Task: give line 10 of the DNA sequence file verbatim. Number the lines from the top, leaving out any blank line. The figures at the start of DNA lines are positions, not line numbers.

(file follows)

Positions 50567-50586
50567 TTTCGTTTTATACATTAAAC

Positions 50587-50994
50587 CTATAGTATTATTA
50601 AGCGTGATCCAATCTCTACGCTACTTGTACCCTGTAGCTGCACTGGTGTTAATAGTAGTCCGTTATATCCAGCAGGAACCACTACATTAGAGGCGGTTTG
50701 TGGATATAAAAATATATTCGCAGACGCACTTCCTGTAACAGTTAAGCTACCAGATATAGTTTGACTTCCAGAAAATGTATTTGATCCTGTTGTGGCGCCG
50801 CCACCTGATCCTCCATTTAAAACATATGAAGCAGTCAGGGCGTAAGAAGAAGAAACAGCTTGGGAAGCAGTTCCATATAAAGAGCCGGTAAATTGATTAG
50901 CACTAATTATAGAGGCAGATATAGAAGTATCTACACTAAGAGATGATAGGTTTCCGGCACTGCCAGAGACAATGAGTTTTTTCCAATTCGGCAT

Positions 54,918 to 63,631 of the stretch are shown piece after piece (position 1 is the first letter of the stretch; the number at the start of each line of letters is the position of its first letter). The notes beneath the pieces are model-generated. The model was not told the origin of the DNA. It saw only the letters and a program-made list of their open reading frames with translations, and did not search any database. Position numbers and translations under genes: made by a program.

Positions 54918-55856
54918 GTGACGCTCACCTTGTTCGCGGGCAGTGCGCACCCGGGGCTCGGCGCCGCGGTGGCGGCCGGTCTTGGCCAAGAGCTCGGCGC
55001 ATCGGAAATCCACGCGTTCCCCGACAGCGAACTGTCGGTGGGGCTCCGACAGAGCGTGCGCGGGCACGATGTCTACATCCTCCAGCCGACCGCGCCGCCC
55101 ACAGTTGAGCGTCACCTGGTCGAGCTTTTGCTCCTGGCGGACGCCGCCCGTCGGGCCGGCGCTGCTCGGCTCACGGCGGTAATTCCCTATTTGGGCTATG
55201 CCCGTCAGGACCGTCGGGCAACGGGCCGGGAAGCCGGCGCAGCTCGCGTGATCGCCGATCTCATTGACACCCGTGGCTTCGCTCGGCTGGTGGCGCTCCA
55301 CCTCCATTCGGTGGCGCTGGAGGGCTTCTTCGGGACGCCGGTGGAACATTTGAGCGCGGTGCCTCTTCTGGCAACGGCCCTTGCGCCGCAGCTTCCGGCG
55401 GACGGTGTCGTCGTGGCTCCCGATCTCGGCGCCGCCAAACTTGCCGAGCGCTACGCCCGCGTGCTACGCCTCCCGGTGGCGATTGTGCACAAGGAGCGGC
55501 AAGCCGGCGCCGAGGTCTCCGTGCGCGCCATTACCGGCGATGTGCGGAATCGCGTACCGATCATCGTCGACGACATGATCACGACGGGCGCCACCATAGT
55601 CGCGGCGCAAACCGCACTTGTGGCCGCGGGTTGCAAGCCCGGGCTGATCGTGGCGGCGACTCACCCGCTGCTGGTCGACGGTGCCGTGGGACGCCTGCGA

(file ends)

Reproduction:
Positions 54918-55856